In winter 2007, John McCain’s presidential bid was bleeding for money. The campaign had fired senior staff. And the candidate had only 54% of support from Republicans in his home state of Arizona ahead of the primaries. But it was a speech Vladimir Putin gave at the Munich Security Conference—where the Russian president lambasted the United States for cultivating a world of “instability and danger”—that set the senator’s teeth on edge.
“I remember John McCain becoming furiously angry with this speech and wanting to do an immediate press conference to respond to it,” McCain’s former foreign policy advisor Niall Ferguson, a British historian, told Observer. “That’s when I saw the impulse McCain, ‘Fighting John,’ who had to be talked out of this vehement rejoinder of Putin.”
“Fighting John” was a side of McCain that commanded the respect of his fellow soldiers, and later defined his career as a politician. Former CIA Director R. James Woolsey, who also advised the senator’s 2008 bid for the presidency, recalled his interviews with half a dozen Naval officers who had been detained with McCain at Hao Lo Prison—the infamous Vietnamese torture site nicknamed ‘Hanoi Hilton’ by American soldiers.
“They all said, pretty much this: ‘John and I have always gotten along most of the time, but we have on occasion gotten in fights…Last time we played poker, we nearly brained each other, but I love him like a brother and would follow him anywhere,'” Woolsey told Observer. “And that’s John McCain.”
Woolsey recounted the famous story of the North Vietnamese offering McCain an early release because his father was a Commander of the Pacific fleet. McCain refused, and endured torture to send a message to his captors.
“They kept trying to get him to sign something asking him to be released, and he wouldn’t do it,” said the former CIA director. “And they started shoving him down the hall and torturing him. About the second day they did that, John started fighting the guards. He wasn’t formally struggling, he was chopping at their Adam’s apples and gouging at their eyes, kicking them in the testicles. Each day they had to use more guards.”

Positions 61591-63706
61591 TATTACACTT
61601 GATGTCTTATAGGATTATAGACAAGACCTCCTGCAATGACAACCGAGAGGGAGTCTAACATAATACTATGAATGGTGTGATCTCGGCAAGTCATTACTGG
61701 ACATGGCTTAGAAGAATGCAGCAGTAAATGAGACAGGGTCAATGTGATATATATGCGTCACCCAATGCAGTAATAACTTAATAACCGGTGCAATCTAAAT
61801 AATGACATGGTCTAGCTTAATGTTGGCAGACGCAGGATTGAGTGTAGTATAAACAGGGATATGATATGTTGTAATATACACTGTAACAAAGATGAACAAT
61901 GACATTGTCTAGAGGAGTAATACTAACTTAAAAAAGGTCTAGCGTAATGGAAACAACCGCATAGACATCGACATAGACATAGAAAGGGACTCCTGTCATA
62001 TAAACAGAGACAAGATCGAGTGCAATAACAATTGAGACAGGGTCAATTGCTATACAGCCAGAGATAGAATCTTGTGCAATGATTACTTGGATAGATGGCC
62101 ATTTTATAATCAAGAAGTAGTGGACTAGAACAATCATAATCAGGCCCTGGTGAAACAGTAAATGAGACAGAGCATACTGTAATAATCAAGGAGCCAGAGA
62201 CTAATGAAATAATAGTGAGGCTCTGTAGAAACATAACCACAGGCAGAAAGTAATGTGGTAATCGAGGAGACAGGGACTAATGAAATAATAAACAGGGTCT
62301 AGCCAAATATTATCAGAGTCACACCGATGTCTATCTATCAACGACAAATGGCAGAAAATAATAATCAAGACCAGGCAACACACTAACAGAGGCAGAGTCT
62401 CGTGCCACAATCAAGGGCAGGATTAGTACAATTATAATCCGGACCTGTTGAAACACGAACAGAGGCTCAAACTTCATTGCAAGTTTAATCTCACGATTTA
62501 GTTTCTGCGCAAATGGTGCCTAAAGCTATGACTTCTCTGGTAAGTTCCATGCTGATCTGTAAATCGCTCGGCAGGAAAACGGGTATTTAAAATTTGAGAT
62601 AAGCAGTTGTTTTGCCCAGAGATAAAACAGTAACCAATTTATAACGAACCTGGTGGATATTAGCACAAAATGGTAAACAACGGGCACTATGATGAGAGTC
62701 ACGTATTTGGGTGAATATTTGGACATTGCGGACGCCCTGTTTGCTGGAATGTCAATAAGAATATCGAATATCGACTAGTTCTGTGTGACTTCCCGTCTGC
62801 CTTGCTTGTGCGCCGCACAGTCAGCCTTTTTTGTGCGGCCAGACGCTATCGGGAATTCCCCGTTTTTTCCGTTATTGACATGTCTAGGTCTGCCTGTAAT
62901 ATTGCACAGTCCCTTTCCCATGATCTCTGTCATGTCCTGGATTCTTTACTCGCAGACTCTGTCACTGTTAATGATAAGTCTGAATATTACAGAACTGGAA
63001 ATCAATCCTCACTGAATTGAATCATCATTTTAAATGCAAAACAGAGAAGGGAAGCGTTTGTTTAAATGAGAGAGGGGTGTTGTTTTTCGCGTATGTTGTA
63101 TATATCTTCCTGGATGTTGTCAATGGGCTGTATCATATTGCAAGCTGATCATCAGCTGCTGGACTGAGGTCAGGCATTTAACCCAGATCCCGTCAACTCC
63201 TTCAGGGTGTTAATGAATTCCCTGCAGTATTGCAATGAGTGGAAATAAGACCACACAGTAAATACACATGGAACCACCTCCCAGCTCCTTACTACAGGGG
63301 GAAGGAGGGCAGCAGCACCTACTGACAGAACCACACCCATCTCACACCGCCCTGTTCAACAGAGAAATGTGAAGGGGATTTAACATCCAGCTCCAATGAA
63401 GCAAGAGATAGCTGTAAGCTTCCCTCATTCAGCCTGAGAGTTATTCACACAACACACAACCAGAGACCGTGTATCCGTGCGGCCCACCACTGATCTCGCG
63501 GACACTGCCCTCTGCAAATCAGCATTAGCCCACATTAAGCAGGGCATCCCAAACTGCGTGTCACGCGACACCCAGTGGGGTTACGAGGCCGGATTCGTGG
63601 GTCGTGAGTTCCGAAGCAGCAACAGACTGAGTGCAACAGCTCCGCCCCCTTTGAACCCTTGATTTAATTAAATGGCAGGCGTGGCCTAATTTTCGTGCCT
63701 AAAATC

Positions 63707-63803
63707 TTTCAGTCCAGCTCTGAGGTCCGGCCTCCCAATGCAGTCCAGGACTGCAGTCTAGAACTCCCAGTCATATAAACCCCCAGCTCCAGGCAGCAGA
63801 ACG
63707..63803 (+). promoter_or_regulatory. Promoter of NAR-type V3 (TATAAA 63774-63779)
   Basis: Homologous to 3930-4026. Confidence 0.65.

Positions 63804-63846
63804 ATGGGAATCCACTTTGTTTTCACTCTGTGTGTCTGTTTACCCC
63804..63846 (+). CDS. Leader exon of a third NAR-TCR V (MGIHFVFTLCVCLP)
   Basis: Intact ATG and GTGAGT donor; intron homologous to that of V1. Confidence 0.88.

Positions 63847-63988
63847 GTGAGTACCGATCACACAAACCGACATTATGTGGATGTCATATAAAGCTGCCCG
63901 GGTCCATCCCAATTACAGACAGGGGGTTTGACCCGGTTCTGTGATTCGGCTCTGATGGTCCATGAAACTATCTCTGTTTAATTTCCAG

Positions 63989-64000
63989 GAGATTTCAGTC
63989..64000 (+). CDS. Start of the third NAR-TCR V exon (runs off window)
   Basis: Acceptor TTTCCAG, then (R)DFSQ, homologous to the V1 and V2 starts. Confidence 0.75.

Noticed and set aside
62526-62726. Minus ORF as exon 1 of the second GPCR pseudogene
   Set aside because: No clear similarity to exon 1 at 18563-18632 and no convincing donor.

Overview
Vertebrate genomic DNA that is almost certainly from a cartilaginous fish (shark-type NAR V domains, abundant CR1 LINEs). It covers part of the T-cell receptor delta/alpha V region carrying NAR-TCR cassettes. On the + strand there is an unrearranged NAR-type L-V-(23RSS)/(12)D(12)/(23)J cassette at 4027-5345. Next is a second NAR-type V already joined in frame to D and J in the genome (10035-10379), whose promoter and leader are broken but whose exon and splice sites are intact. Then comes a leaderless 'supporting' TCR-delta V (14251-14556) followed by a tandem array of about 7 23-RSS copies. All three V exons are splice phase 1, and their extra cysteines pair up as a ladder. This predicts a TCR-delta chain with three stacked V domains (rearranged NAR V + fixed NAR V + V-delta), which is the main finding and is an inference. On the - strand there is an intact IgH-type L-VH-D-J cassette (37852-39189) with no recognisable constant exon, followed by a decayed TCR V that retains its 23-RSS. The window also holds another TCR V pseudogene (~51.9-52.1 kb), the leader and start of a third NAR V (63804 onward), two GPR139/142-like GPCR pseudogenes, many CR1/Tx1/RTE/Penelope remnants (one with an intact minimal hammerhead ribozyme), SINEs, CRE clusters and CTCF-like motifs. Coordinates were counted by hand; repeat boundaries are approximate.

“He wanted everybody to know he was not giving in on being released early,” continued Woolsey. “Instead of trying to say something persuasive or whatever, he at the top of his lungs, shouted all the way down, every day, an incredibly hilarious and absolutely gross and really nasty and really dirty chain of cuss words.”
Stories of McCain’s resilience spread throughout the prison and became folklore among prisoners of war. Mike Cronin, who later worked on both of McCain’s presidential campaigns giving speeches to veterans groups, was one military pilot inspired by the legend of Hanoi Hilton.
“We were both prisoners in Hanoi. I was actually there before John McCain, but even though I never met him personally while we were prisoners, I knew he was shot down and I heard all about his story and how badly he was injured,” Cronin told Observer. “His entire life was service to the country.”
McCain’s resistance even earned him the admiration of his captors. Retired Vietnamese Colonel Tran Trong Duyet—who oversaw Hanoi Hilton—told the Agence France-Presse that he respected McCain’s pugilistic determination.
“It was his stubbornness, his strong stance that I loved when arguing with him,” reflected Duyet.
In Washington, McCain developed a reputation for his hawkishness—later advocating for the Iraq War and deterrents against Russia as an Arizona senator during the Bush years. While many anti-war critics are quick to associate McCain with the neoconservative movement, Ferguson argued his values were more nuanced, having been forged during his time at Hanoi Hilton.
“McCain had actually seen war and suffered its consequences,” explained the historian. “It gave his attitude toward military conflict a very different quality and a good example was the debate on torture which was one of those litmus tests, if you’d like, of the Bush era. McCain was so clear and unequivocal on that issue at a time when some neoconservatives were distinctly cavalier on what could be accomplished with enhanced interrogation.”
Ferguson added that McCain’s worldview was “closer in spirit to the generation of World War II.”
“McCain represents a last connection to the so-called greatest generation even though he belonged to the generation after,” said Ferguson. “The other way I’d think of McCain, in Roman terms, was the last personification of Republican senatorial virtue.”
“He called it straight,” said Woolsey. “And what he thought and what he believed, he said and sometimes he said it rather stridently. Sometimes he took positions even I don’t agree with, but he was a man of great honor and a great sense of purpose for the country.”